EGU21-13348
https://doi.org/10.5194/egusphere-egu21-13348
EGU General Assembly 2021
© Author(s) 2021. This work is distributed under
the Creative Commons Attribution 4.0 License.

Seismic classification of rainfall-induced lahars at Volcán de Colima, México

Ivonne Martínez Valdés1, Víctor Hugo Márquez Ramírez1, Lucia Capra1, Velio Coviello2,3, and Raúl Arámbula Mendoza4
Ivonne Martínez Valdés et al.
  • 1UNAM, Centro de Geociencias, México (jim@geociencias.unam.mx)
  • 2Faculty of Science and Technology, Free University of Bozen-Bolzano, Italy
  • 3Research Institute for Geo-Hydrological Protection, CNR, Padova, Italy
  • 4Centro Universitario de Estudios Vulcanológicos, Universidad de Colima, México

Rainfall-induced lahars are one of the most common phenomena in tropical volcanoes. Volcán de Colima (VdC) is the most active volcano in Mexico regarding intra-eruptive lahar generation. Lahars represent one of the main hazards for local communities located within a radius of 15 km from the summit. During the rainy season, from May to October dozens of lahars occur in the different ravines draining the VdC. Since 2007, lahar monitoring is performed for both research and civil purposes. Rain gauges, seismic sensors, cameras, and infrasound sensors are part of the current monitoring system deployed at Montegrande ravine (MR) which is located in the southern flank of the volcano. Here we present the data collected during the 2018 monitoring season that are composed of seventeen flow events, six of which feature the most complete dataset ever collected at MR. Data are recorded with multiple stations including broad-band seismic sensors (120 s), geophones (4.5 Hz), short-period seismometers (1 Hz) and a video camera installed along a 1.5 km channel reach. Three types of lahars have been classified based on the join-analysis of seismic signals and video images of these latter six events: dry front, diluted and multi-front. These classes are related to the solid-liquid composition and dynamics of the flows, and to the rainfall amount possibly triggering the processes. A linear discriminant analysis (LDA) is proposed to classify the rest of the events using seismic and rainfall records. Preliminary results show how the flow velocity and the presence of coarse fronts, inferred by means of cross-correlation method and inspection of the video images respectively, are the first factors controlling the characteristics of the seismic signals. This work also demonstrate how seismic techniques represent a valuable tool to describe the remarkable variability of flow dynamics along the travel path.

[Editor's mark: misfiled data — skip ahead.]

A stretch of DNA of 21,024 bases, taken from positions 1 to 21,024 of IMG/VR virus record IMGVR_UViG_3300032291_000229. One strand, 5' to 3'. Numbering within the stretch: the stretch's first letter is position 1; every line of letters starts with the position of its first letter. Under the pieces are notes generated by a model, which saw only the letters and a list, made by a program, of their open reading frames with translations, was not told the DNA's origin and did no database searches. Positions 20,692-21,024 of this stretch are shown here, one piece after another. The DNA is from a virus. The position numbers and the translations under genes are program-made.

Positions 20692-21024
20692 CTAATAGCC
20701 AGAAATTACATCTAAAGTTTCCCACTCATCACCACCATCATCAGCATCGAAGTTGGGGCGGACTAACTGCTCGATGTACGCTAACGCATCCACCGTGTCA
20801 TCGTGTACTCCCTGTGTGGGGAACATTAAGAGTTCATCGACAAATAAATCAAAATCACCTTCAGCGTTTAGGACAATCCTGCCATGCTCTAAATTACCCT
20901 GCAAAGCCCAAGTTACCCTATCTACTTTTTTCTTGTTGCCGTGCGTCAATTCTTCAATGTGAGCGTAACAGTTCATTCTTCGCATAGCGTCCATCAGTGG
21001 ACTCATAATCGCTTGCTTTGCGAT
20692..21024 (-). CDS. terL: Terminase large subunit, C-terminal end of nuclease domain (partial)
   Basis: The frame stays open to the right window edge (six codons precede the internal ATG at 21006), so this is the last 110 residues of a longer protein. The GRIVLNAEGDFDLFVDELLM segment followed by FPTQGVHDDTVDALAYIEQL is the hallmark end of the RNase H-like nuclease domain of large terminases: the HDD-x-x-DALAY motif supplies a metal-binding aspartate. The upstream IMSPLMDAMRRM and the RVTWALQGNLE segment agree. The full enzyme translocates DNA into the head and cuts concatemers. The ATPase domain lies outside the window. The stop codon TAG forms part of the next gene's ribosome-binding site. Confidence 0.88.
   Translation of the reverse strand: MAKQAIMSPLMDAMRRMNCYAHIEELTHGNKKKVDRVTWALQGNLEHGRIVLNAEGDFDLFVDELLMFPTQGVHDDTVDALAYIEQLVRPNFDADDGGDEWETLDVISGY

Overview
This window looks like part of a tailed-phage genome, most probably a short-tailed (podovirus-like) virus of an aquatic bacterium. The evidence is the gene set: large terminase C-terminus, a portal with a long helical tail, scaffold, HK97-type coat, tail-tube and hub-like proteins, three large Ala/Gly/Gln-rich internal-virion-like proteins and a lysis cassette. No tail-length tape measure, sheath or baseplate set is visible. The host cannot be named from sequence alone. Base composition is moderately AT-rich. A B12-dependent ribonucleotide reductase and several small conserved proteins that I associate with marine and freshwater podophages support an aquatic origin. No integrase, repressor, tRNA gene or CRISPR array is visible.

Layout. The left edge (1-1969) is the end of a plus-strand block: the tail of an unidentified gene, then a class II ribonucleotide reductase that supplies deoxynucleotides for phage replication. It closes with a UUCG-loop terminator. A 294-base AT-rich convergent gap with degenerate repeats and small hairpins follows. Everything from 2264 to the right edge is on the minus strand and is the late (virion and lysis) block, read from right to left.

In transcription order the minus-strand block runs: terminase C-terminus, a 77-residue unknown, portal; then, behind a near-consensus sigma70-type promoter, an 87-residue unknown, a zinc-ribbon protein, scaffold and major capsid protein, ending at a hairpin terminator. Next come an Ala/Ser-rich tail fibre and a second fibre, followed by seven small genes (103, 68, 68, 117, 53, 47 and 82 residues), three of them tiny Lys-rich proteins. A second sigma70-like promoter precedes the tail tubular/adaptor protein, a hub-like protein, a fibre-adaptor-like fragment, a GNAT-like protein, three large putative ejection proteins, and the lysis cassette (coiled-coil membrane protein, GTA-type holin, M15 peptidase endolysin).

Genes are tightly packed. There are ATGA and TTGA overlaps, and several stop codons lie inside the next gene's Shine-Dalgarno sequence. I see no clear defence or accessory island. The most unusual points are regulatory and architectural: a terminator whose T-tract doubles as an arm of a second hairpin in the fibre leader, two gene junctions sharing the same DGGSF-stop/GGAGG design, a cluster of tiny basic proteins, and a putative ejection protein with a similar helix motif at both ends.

How to cite: Martínez Valdés, I., Márquez Ramírez, V. H., Capra, L., Coviello, V., and Arámbula Mendoza, R.: Seismic classification of rainfall-induced lahars at Volcán de Colima, México, EGU General Assembly 2021, online, 19–30 Apr 2021, EGU21-13348, https://doi.org/10.5194/egusphere-egu21-13348, 2021.

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